How to Best Use First Aid to Study for USMLE Step 1
First Aid for USMLE Step 1 is arguably the most important study resource for the USMLE Step 1 exam (alongside your favorite qbank, of course!). Together, First Aid and a well established qbank like UWorld can help both struggling students pass Step 1, and high-achievers score 260+.
First Aid is a publication put out by McGraw-Hill Publishers (the ubiquitous textbook company of all educational resources in the Unites States), and is written by students who excelled on the exam. Importantly to know, it is NOT written by the National Board of Medical Examiners, who create and administer the USMLE Step 1 exam. A new edition is released yearly to account for changes in the USMLE exam, updated with useful diagrams and charts, and mnemonics are added as students contribute what worked for them. These changes are reviewed by faculty and subsequently published.
While using First Aid, follow this formula to get that score you’ve been dreaming of:
Get the Newest Edition
Getting the newest edition of First Aid ensures that you are up-to-date with the most recent versions and changes to the USMLE exam, as high-performing students from the previous years’ cohort contribute suggestions and edits to First Aid. The newest edition is often the best edition, simply because there have been several years of comments, suggestions, and corrections which are (often) for the best. At the very least, the newest edition will be most reflective of recent exam content, as it has been most recently updated.
*Beware of fake copies being sold online! This has reportedly been a problem especially for IMGs. Be extremely weary of any website claiming to have an “early release” version of the newest First Aid edition. Always buy from credible distributors!
Correct the Errata as Soon as Possible
Before you begin your intensive study, spend the couple of hours making sure that any and all errata are corrected in your edition. Simply google “First Aid 20XX Errata” and that should get you what you need, often through a forum such as Reddit. Doing this as soon as possible ensures that you won’t accidentally memorize something that is actually a mistake.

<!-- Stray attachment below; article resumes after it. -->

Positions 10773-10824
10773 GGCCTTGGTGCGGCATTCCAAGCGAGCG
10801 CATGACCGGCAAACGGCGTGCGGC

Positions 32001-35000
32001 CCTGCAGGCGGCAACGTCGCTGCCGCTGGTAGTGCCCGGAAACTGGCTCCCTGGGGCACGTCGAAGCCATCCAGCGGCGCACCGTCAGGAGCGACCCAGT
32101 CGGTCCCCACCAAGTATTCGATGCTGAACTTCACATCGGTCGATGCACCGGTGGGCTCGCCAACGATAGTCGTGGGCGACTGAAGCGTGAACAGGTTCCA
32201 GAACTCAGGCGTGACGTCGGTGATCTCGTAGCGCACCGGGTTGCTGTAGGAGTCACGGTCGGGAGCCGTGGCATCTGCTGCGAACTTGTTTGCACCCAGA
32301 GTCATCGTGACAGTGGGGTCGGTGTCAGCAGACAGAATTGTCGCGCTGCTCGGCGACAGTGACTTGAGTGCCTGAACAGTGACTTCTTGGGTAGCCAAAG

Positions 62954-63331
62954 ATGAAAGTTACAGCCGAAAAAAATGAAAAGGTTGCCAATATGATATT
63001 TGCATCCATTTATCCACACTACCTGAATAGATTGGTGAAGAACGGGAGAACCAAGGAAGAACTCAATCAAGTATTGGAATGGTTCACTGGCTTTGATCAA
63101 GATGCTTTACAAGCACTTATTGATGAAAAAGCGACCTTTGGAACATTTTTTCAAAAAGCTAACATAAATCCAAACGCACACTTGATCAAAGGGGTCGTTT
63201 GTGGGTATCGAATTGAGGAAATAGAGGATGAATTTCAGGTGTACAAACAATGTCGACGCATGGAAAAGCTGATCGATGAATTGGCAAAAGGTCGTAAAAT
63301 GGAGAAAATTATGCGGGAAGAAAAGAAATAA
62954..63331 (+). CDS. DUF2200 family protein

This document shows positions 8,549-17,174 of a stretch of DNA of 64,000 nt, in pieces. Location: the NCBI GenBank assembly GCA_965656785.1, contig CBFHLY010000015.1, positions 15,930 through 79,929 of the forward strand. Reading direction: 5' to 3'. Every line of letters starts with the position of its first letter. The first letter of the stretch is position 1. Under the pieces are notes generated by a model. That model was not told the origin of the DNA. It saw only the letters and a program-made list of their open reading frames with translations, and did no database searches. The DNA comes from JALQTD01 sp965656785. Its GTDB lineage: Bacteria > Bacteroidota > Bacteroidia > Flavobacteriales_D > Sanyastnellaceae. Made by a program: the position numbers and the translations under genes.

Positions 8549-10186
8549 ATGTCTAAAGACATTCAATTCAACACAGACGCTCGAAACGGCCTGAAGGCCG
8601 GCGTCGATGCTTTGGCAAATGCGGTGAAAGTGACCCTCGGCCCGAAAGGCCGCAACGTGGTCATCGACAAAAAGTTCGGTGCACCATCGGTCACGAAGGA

Don’t Make Flashcards (Wait, What?!)
Memorizing First Aid word-for-word is not a helpful study strategy, neither for the USMLE exam nor for life as a doctor. Making flashcards of every single detail you encounter in First Aid is also not the best use of most student’s time. Instead, students should make flashcards when they are reviewing their UWorld questions. Reviewing UWorld should involve going to the corresponding page in First Aid, adding any information from UWorld that is not present in First Aid, and then making ONE flashcard (but only if necessary) containing any relevant facts (not concepts) that the student has a hard time recalling. Incorrect questions in UWorld should trigger the creation of flashcards because this is a situation where the student is clearly missing some key piece of information which prevented them from answering the question correctly. Flashcards shouldn’t be used to memorize First Aid, because this will 1) rapidly lead to an overwhelming number of flashcards which the student will then struggle to keep up with; and 2) consume inordinate amounts of time which would be better spent actively learning through UWorld questions.
Annotate with a Video Review Platform
Instead of memorizing First Aid, treat First Aid like your one and only medical school textbook. Pretty much everything you need to know is in there, but it’s just way too dense to make sense of it if you just try to sit down and read it without a backup. Your backup should be a video review platform – we recommend Osmosis (for intensive review periods) or Boards & Beyond (during coursework, or if you have loads of time). Use these lecture platforms as a way to walk through First Aid, and make sure that when you watch a video, you are looking at your First Aid, and taking notes.
Keep Everything in First Aid
This means that all of your notes & annotations should be in ONE place, and that place should be First Aid. Often, this means the best way to annotate First Aid is through a pdf version. A pdf is easily searchable, allowing you to “control+F” phrases like “paroxysmal nocturnal hemoglobinuria” and get right to the page you need, rather than by flipping through endless pages in Renal? Heme? You get the picture. Furthermore, in a pdf copy, you can add nearly unlimited notes and content by adding “sticky notes” to appropriate locations. Some students, who perhaps may be a bit old-fashioned, resist the pdf copy and prefer annotating a hard copy of First Aid. This is fine, though just be aware that this strategy may be a bit more clunky and time-consuming. Even if you do choose to annotate a hard-copy, all of your notes should still be in that one hard copy (don’t have a separate notebook! Things will just get lost and confused). Many students find that adding extra space into their First Aid becomes necessary, either through filling it to the brim with sticky notes (the cheap option) or by taking it to a book binder and having extra pages inserted (the expensive option).